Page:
David Ayer's 'Dirty Dozen' reboot could become 'action franchise'

Ben ArnoldContributor
The Dirty Dozen (Credit: MGM)
The Dirty Dozen (Credit: MGM)

Plans to reboot the classic wartime action romp The Dirty Dozen could be bigger than we first thought.

David Ayer, director of Suicide Squad (which itself lifted the premise of the Dirty Dozen and transplanted it into the world of DC Comics), is directing the new movie for Warner Bros.

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And in a recent interview, he expanded on how things could be opened up for future movies, all being well at the box office.

Read more: David Ayer for Dirty Dozen remake

As well as bringing the action up to date – it won't be set in World War II, it seems – the plan is to potentially bring a whole new franchise to the fore.

Ayer told Collider: “I think it’s just an opportunity for a great ensemble action franchise. I’ll have a really solid lead character, and I see it in the vein of the Mission: Impossible movies, or the Fast and Furious franchise, for which I wrote the first one. It’s like anything, you build an amazing family of characters, and then you watch them bounce off of each other and drive each other crazy.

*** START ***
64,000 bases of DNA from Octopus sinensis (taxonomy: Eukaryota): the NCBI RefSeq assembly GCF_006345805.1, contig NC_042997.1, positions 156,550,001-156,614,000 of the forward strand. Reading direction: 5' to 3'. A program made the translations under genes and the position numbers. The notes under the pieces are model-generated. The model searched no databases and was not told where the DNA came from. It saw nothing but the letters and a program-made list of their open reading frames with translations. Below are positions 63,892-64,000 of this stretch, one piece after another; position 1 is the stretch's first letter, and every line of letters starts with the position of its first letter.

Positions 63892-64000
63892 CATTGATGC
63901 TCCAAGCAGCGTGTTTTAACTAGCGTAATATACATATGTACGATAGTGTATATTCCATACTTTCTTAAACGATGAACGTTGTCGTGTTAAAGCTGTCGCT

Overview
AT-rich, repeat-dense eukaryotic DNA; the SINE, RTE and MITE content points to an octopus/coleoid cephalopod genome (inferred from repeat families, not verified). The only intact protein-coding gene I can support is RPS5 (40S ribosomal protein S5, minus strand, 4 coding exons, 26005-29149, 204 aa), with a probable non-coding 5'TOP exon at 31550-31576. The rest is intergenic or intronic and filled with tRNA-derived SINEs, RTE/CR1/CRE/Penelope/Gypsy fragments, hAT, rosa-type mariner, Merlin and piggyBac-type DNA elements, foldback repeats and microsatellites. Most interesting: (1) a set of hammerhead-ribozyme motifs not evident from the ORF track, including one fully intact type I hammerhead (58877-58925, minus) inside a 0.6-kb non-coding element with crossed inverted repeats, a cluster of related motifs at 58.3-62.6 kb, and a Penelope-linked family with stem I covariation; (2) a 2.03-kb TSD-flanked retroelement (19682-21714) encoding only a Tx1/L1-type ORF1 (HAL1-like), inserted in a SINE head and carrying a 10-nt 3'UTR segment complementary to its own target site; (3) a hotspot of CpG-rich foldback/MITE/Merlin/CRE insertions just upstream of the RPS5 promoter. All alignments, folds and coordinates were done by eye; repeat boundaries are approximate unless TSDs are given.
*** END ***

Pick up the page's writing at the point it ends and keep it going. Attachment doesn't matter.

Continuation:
David Ayer speaks at the Netflix Films' "Bright" panel on day one of Comic-Con International on Thursday, July 20, 2017, in San Diego. (Photo by Al Powers/Invision/AP)
David Ayer speaks at the Netflix Films' "Bright" panel on day one of Comic-Con International on Thursday, July 20, 2017, in San Diego. (Photo by Al Powers/Invision/AP)

“I think it’s more open and exciting. For me, World War II is the Holy War. To do a more fun, comedic version of that war, I don’t think I could pull that off. But absolutely, I can do that present day, and have that fun and anarchy and wildness, and have modern characters with incredible diversity and real voices.”

The original movie was released in 1967, directed by Robert Aldrich and based on E.M. Nathanson's novel of the same name.

It found Lee Marvin's army major bringing together a squad of condemned prison convicts for a suicide mission just prior to D-Day, the carrot of a pardon dangled for those who survive (sounds familiar).

An all-star cast including Ernest Borgnine, Charles Bronson, Telly Savalas and Donald Sutherland ensured its place among the pantheon of classic war movies.

No word yet on who could be fronting Ayer's version.

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